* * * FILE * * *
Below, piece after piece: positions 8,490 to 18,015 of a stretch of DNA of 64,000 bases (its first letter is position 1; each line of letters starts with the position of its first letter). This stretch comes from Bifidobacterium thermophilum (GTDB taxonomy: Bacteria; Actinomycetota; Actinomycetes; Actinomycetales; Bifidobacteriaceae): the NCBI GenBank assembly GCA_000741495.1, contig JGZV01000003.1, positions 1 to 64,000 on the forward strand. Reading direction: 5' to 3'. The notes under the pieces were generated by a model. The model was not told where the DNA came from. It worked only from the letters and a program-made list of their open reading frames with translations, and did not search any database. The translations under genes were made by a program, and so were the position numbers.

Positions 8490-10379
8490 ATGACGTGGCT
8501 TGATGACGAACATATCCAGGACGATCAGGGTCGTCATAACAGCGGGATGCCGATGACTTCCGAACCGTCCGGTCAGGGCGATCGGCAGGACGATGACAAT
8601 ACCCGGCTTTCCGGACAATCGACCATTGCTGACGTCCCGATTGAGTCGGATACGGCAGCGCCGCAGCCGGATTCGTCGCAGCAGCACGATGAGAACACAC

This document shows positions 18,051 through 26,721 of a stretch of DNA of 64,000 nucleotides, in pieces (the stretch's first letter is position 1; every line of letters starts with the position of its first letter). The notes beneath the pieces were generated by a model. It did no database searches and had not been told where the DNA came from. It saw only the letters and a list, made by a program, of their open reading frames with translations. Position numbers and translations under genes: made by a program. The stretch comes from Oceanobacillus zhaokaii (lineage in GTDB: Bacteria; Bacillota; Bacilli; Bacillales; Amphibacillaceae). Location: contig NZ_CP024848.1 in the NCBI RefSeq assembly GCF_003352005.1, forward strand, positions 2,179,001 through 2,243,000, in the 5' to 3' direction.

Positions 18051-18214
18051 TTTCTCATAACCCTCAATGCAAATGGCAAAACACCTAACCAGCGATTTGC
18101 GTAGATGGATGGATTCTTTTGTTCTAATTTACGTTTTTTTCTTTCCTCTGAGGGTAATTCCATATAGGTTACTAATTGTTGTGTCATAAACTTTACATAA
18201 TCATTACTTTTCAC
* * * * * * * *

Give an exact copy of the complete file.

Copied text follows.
Below, piece after piece: positions 8,490 to 18,015 of a stretch of DNA of 64,000 bases (its first letter is position 1; each line of letters starts with the position of its first letter). This stretch comes from Bifidobacterium thermophilum (GTDB taxonomy: Bacteria; Actinomycetota; Actinomycetes; Actinomycetales; Bifidobacteriaceae): the NCBI GenBank assembly GCA_000741495.1, contig JGZV01000003.1, positions 1 to 64,000 on the forward strand. Reading direction: 5' to 3'. The notes under the pieces were generated by a model. The model was not told where the DNA came from. It worked only from the letters and a program-made list of their open reading frames with translations, and did not search any database. The translations under genes were made by a program, and so were the position numbers.

Positions 8490-10379
8490 ATGACGTGGCT
8501 TGATGACGAACATATCCAGGACGATCAGGGTCGTCATAACAGCGGGATGCCGATGACTTCCGAACCGTCCGGTCAGGGCGATCGGCAGGACGATGACAAT
8601 ACCCGGCTTTCCGGACAATCGACCATTGCTGACGTCCCGATTGAGTCGGATACGGCAGCGCCGCAGCCGGATTCGTCGCAGCAGCACGATGAGAACACAC

This document shows positions 18,051 through 26,721 of a stretch of DNA of 64,000 nucleotides, in pieces (the stretch's first letter is position 1; every line of letters starts with the position of its first letter). The notes beneath the pieces were generated by a model. It did no database searches and had not been told where the DNA came from. It saw only the letters and a list, made by a program, of their open reading frames with translations. Position numbers and translations under genes: made by a program. The stretch comes from Oceanobacillus zhaokaii (lineage in GTDB: Bacteria; Bacillota; Bacilli; Bacillales; Amphibacillaceae). Location: contig NZ_CP024848.1 in the NCBI RefSeq assembly GCF_003352005.1, forward strand, positions 2,179,001 through 2,243,000, in the 5' to 3' direction.

Positions 18051-18214
18051 TTTCTCATAACCCTCAATGCAAATGGCAAAACACCTAACCAGCGATTTGC
18101 GTAGATGGATGGATTCTTTTGTTCTAATTTACGTTTTTTTCTTTCCTCTGAGGGTAATTCCATATAGGTTACTAATTGTTGTGTCATAAACTTTACATAA
18201 TCATTACTTTTCAC